Olympics Betting: Hints from Wimbledon
The joke that when Murray wins he's British and when he loses is Scottish, is a tired one.
In the shadows of the Fed's win at Wimbledon, Jamie Pacheco tells you what he learned from this to help him find some value in Tennis tournament of the 2012 Olympic Games.
Roger Federer deserves all the respect in the world after his record-breaking exploits at Wimbledon, but the value in Olympic Tennis betting lies elsewhere.
For Federer it was another Grand Slam title, his 17th and a record that's unlikely to ever be beaten. Rafael Nadal has 11 but his body looks too bruised and battered to win another seven. Novak Djokovic has 'only' five and too much catching up to do given that at 25 he's very much in the middle stage of his career, rather than at the start of it.
Anyway, if Sunday's performance in the Wimbledon Final is anything to go by, I don't think Federer is done yet. He could well have won 20 by the time he hangs up that magic wand of a Wilson BLX Pro Staff.
But for Federer, Sunday was about more than just winning his first Grand Slam for two-and-a-half years. It was about proving everyone else wrong.
He was too old; he'd lost it; Djokovic was now the invincible force he himself had been; even Nadal still had the better of him in big Grand Slam matches, and Nadal wasn't even the best.
That's what everybody was saying.
But in interviews the Fed Express said that he genuinely felt he'd be back winning Slams, he felt as good as he'd ever felt and it just hadn't happened for him. But that wasn't down to age: it was just one of those things.
Either way, Wimbledon 2012 is all in the past now.
But only in terms of name.
In terms of venue, the main protagonists will be back there to do it all over again in three weeks' time as they bid to win an Olympic gold medal. How good a form guide then was Wimbledon ahead of this event?
It's a good one but there are subtle differences.
The Olympic event is played on the very same courts at SW19 and we know that grass is arguably the surface that requires the greatest nous, the one where being a specialist makes the most difference. This is partly due to the fact that the grass court season is by far the shortest of the tennis calendar. Unless you're making the latter stages of tournaments during the month-long season, you don't get much experience playing on it.
Nadal, a two-time Wimbledon champ was sent packing early this year in south-west London by Lukas Rosol of the Czech Republic, who beat him in five. There are two ways of looking at this.
On the one hand it was just one of those days when the underdog went for his shots and nailed most of them.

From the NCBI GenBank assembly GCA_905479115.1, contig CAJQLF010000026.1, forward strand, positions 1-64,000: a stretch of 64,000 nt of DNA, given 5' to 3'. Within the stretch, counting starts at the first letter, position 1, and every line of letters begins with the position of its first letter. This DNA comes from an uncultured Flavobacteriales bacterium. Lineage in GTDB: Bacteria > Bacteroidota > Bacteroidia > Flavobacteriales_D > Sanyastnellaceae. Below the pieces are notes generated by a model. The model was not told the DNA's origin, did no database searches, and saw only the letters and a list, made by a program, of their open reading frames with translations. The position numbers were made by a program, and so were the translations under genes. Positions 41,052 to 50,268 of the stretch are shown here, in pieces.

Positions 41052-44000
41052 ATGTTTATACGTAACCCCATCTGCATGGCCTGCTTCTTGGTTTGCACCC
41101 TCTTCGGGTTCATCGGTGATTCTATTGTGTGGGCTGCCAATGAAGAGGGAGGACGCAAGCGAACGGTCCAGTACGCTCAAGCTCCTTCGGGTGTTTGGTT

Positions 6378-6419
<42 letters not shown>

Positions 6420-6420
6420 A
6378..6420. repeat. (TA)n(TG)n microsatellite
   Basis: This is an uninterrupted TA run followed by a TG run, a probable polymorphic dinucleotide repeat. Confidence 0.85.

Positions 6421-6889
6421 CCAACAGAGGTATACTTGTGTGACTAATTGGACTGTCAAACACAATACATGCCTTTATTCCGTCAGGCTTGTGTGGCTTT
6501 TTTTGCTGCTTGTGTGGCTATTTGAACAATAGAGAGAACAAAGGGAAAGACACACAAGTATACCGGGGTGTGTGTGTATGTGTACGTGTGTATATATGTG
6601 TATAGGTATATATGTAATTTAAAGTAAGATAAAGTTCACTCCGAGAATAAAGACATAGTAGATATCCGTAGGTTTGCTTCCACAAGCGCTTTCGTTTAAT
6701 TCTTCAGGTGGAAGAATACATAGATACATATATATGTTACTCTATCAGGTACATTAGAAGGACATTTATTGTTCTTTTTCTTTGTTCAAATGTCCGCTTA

On the other hand it was the latest example of Nadal historically being the most vulnerable of the Big Four in terms of early exits at Slams.
More worrying perhaps was the fact that Nadal was ordered to rest his body (more precisely his knees) after Wimbledon as a result of recent exertions, in particular his record-breaking victory at Roland Garros.
But it should be remembered that the Olympics are played over three sets with only the final played over five, so if Nadal's body needs the most nursing, the 'shorter' format could arguably play into his hands. He is, of course, the defending Olympic champion but I can't see the relevance of a triumph four years ago, played on the other side of the world, on a completely different surface.
If you want to back Nadal @ Betfair odds of (5.2) you at least know he's going to give you everything he's got.
But he's not for me at that price.
And neither is Djokovic @ Betfair odds of (3.2).
His 'annus mirablis' of 2011 may well prove to be the single most impressive season in ATP history given what he won, who he beat and how he did it. But Nadal should have taken him down in Australia in January, and I don't necessarily buy the 'rain break saved Nadal at the French' theory as he surrendered meekly at the hands of Federer in the semis of Wimbledon.
He's no longer the number one ranked player in the world (Federer is) and he may just have recently lost that confidence that made him believe he could win from any position.
I'm not really not sure why he's favourite.
The joke that when Murray wins he's British and when he loses is Scottish, is a tired one. But there may be something in the fact that the Olympic spirit does unite fans more than any Wimbledon would. It's really not important which of the different countries a Great Britain athlete comes from. Who cared that Colin Jackson was Welsh? Or that Liz McColgan was Scottish? Who even remembers? Djokovic has won the Davis Cup with Serbia, Nadal numerous times with Spain and both have enjoyed the patriotic support that comes with these big ties.
But Murray hasn't and I don't really blame him for not bothering to turn up against Kazakhstan or Belorussia or whoever, however much the fans wish he would.
This time he may feel that representing Team GB is easier than being Andy Murray of Great Britain, a subtle difference but an important one. He may feel that everyone really is behind him. And if Jack Houghton is right when he says there are too many mental scars from past GS final defeats for him to actually win one, let's remember this isn't a Slam. That may make all the difference.
So I'll show all the respect in the world to Federer, not least because he won the World Tour Finals back in December here in London, and the Tomas Berdychs and Jo-Wilfried Tsongas of this world, who I haven't even mentioned and who have the big game to win this.
But I can't have Murray as big as (8.8) in very similar conditions to those in which he came agonisingly close to winning his maiden Slam on Sunday.
Recommended Bet @ Betfair
Back Andy Murray to win Tennis Olympic gold medal @(8.8)